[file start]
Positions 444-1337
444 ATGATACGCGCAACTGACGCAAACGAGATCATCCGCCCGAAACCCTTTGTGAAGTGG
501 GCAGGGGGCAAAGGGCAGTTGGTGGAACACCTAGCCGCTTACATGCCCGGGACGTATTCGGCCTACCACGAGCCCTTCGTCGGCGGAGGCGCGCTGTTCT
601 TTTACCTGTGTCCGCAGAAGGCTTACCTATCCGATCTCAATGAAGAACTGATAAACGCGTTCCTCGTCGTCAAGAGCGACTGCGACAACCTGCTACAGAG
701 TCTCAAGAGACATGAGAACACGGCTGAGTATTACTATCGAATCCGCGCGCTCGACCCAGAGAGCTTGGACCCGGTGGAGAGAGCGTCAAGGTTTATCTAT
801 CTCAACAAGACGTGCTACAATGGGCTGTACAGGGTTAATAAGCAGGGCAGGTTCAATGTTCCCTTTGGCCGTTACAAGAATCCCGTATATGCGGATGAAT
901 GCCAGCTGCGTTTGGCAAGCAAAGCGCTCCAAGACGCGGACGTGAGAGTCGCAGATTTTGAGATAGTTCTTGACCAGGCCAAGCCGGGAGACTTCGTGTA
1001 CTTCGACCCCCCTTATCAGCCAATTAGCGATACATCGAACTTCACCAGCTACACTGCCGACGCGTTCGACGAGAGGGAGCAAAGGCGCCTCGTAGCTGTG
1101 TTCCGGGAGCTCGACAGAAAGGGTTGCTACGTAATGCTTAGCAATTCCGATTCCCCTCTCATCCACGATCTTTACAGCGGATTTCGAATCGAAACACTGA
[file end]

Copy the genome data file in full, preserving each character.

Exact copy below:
Positions 444-1337
444 ATGATACGCGCAACTGACGCAAACGAGATCATCCGCCCGAAACCCTTTGTGAAGTGG
501 GCAGGGGGCAAAGGGCAGTTGGTGGAACACCTAGCCGCTTACATGCCCGGGACGTATTCGGCCTACCACGAGCCCTTCGTCGGCGGAGGCGCGCTGTTCT
601 TTTACCTGTGTCCGCAGAAGGCTTACCTATCCGATCTCAATGAAGAACTGATAAACGCGTTCCTCGTCGTCAAGAGCGACTGCGACAACCTGCTACAGAG
701 TCTCAAGAGACATGAGAACACGGCTGAGTATTACTATCGAATCCGCGCGCTCGACCCAGAGAGCTTGGACCCGGTGGAGAGAGCGTCAAGGTTTATCTAT
801 CTCAACAAGACGTGCTACAATGGGCTGTACAGGGTTAATAAGCAGGGCAGGTTCAATGTTCCCTTTGGCCGTTACAAGAATCCCGTATATGCGGATGAAT
901 GCCAGCTGCGTTTGGCAAGCAAAGCGCTCCAAGACGCGGACGTGAGAGTCGCAGATTTTGAGATAGTTCTTGACCAGGCCAAGCCGGGAGACTTCGTGTA
1001 CTTCGACCCCCCTTATCAGCCAATTAGCGATACATCGAACTTCACCAGCTACACTGCCGACGCGTTCGACGAGAGGGAGCAAAGGCGCCTCGTAGCTGTG
1101 TTCCGGGAGCTCGACAGAAAGGGTTGCTACGTAATGCTTAGCAATTCCGATTCCCCTCTCATCCACGATCTTTACAGCGGATTTCGAATCGAAACACTGA